Portrait of an Unknown Lady

(Author) (Translator)
Available

Product Details

Price
$24.00  $22.32
Publisher
Catapult
Publish Date
Pages
192
Dimensions
5.8 X 8.3 X 0.7 inches | 0.75 pounds
Language
English
Type
Hardcover
EAN/UPC
9781646220328

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About the Author

María Gainza was born in Buenos Aires, where she still resides. She has worked as a correspondent for The New York Times in Argentina, as well as for ARTnews. She has also been a contributor to Artforum, The Buenos Aires Review, Radar, the cultural supplement from Argentine newspaper Página/12. She is coeditor of the collection Los Sentidos (The Senses) on Argentinean art, and in 2011 she published Textos elegidos (Selected Texts). Thomas Bunstead has translated some of the leading Spanish-­language writers working today, including Bernardo Atxaga, Agustín Fernández Mallo, and Enrique Vila-­Matas, and his own writing has appeared in publications such as Brixton Review of Books, Lit Hub, and The White Review. He is currently a Royal Literary Fellow teaching at Aberystwyth University. He was born in London and now lives in Pembrokeshire, Wales.

Reviews

A Town and Country Must-Read Book of Spring
A CrimeReads Best International Crime Book of the Month

The unnamed narrator in Portrait of an Unknown Lady, María Gainza's crepuscular but dreamy novel, looks back over a life led in the shadow of imposture . . . The naughty pleasure of this novel is bound up in our fascination with fakes, especially when executed in the cavalier mode of Robin Hood. --Angus Trumble, The New York Times Book Review

Argentine art critic and novelist María Gainza's Portrait of an Unknown Lady takes an unorthodox perspective on the modern-art market, offering a kind of homage to the underworld of forgery . . . Ms. Gainza proves herself a dab hand at concisely digesting artists' lives, finding delight in idiosyncrasy and social rebellion. --Sam Sacks, The Wall Street Journal

María Gainza's Portrait of an Unknown Lady, translated from Spanish by Thomas Bunstead, takes a more philosophical look at the art world by questioning what constitutes an artist. The titular portrait is figurative; our narrator, a disillusioned art critic in Buenos Aires using the nom de plume María Lydis, is investigating a mysterious figure . . . Bunstead's colorful translation reads at times as an adventure serial, at times as a hard-boiled noir, and throughout it all, María uses her wit, erudition and sass to suss out the true meaning of art. --Cory Oldweiler, The Washington Post

Gainza weaves a fascinating, often confounding story about beauty, obsession and authenticity . . . Like Bolaño, she writes stories within stories, each with its own melancholy mood and unsolvable mystery . . . A novel with many beautiful, confounding moments. Maria Gainza is sharp, modern and playful, a writer who multiplies the possibilities for fiction. --Johanna Thomas-Corr, The Guardian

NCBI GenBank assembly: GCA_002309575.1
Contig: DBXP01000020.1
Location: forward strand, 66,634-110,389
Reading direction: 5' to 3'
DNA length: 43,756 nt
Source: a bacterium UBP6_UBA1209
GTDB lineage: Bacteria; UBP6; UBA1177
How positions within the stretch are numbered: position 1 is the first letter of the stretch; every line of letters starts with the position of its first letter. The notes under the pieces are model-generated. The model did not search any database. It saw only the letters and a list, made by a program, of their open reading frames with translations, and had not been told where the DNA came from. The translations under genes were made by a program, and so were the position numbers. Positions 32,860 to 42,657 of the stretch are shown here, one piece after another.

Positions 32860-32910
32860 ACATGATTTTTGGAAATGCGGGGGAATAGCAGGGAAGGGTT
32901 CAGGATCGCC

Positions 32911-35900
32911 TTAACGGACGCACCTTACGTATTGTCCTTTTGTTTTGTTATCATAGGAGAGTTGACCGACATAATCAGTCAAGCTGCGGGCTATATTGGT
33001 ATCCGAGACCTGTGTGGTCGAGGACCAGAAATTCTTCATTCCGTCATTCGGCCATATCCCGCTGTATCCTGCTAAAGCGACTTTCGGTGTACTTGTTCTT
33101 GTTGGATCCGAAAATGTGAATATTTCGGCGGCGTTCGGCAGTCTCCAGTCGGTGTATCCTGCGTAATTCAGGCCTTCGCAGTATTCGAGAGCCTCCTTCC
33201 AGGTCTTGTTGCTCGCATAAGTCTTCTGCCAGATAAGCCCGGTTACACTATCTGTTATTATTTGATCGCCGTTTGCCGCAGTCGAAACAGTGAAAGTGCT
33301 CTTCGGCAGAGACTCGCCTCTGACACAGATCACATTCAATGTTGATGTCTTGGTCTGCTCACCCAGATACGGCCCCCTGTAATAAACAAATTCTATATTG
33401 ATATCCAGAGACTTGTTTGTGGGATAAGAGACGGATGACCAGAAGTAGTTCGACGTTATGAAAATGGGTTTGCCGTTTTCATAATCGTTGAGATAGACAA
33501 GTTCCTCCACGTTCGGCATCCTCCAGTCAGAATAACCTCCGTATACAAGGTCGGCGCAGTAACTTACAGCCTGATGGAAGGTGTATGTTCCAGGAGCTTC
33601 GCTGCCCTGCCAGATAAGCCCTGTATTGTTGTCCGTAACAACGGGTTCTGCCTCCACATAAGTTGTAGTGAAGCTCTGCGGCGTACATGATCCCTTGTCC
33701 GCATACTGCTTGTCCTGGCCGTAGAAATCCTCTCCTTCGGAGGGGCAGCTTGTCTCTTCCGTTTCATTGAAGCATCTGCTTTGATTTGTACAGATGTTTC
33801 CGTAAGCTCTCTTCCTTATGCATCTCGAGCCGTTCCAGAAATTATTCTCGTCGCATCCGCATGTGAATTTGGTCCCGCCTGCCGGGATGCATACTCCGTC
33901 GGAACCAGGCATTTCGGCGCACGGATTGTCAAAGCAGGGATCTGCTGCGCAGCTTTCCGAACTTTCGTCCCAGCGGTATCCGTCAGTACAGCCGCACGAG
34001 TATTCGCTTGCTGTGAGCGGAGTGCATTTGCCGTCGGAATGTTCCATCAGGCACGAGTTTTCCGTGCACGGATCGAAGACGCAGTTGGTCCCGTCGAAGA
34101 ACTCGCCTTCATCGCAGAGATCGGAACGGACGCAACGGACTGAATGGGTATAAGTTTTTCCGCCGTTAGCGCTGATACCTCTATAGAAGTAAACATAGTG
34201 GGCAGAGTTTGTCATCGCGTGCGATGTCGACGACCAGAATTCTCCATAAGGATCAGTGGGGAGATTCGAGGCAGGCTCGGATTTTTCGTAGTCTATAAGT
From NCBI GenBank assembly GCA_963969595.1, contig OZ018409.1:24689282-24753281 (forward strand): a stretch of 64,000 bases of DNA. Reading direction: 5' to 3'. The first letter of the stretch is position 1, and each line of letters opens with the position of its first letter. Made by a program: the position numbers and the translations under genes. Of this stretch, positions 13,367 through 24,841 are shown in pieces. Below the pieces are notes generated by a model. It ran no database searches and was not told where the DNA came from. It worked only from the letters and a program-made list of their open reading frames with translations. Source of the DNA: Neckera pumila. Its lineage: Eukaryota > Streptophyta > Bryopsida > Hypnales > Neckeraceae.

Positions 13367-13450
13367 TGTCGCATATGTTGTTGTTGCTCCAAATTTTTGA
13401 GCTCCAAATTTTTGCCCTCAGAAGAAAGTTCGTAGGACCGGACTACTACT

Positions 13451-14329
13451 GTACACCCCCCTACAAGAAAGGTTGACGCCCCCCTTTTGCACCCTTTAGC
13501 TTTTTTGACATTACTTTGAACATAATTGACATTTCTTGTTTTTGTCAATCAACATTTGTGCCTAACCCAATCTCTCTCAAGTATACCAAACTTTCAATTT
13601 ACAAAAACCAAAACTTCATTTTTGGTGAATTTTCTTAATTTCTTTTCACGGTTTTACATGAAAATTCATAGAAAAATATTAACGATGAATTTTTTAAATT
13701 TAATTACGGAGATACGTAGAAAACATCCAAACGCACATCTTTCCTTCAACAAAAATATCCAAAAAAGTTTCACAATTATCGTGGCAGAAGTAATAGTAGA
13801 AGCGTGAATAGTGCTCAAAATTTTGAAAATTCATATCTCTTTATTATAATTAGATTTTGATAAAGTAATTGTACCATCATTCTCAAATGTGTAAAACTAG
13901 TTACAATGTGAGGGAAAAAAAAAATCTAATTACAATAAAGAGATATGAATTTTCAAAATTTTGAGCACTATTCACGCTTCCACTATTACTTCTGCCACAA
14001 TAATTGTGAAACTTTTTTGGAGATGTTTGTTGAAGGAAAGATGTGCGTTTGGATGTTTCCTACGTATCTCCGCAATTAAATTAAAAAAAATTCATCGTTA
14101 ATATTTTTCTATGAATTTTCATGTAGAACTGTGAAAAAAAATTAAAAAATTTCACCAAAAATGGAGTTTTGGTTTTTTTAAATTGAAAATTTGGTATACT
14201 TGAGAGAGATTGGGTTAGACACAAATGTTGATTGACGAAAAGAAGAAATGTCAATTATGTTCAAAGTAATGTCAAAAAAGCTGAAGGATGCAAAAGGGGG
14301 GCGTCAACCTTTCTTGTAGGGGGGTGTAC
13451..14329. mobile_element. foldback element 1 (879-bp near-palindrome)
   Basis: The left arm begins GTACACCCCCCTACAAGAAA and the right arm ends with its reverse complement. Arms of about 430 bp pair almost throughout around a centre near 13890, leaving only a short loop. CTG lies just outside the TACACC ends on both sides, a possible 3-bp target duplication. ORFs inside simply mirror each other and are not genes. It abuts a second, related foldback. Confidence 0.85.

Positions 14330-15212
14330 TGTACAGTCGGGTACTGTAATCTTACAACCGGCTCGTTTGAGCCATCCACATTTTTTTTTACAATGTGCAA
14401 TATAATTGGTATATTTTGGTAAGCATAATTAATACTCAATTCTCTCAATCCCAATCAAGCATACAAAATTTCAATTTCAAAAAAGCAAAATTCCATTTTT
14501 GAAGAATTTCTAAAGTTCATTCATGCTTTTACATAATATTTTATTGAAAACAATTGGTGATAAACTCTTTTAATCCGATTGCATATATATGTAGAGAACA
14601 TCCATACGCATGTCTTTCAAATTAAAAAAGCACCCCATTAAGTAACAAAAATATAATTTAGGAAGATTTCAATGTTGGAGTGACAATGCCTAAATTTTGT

"A truly exquisite novel . . . moving, clever and written with a wry precision." --Stuart Kelly, The Scotsman

There's a lot to like in Portrait of an Unknown Lady, from the slick Argentinian high-society setting, to the lovely writing and laudable translation from Bunstead. --Ian J. Battaglia, Chicago Review of Books

Intelligent and tensile . . . A loose investigation into the nature of art and of memory, scattered with gems of intrigue and insight. --Emily Temple, Lit Hub, One of the Most Anticipated Books of the Year

A mesmerizing deep dive into the art world through a neo-noir female detective's quest to find a forger in Buenos Aires . . . Dreamy and atmospheric . . . Portrait of an Unknown Lady, eschewing structure and neat plot convention for vibrant language and a hypnotic voice, complicates rather than clarifies the stories that are told about enigmatic women. --Shelf Awareness (starred review)

This captivating work is one to savor. --Publishers Weekly (starred and boxed review)

The work of an author in full command of her talents. The result is an exploration of identity and authenticity that asks what it means to be 'real, ' as the term is applied either to a work of art or to a life . . . Subtle, incandescent, and luminous--a true master's work. --Kirkus Reviews (starred review)

The mutable, esoteric art world is again the setting for award-winning Argentinian Gainza's latest, deftly translated by British writer-editor Bunstead . . . Shrewd audiences will surely enjoy the engrossing challenge of an unpredictable pursuit. --Booklist

There are many pleasures to be had in reading Portrait of an Unknown Lady its sublime, transcendent sentences, its arch and shadowy figures. Most of all, the zone to which you are transported, which is a Buenos Aires of canvases, trap doors, and dreams. --Amina Cain, author of Indelicacy

Vividly detailed and saturated with intricate feeling, Gainza's novel is an engrossing exploration of authenticity, obsession, and the enveloping allure of art. --Alexandra Kleeman, author of Something New Under the Sun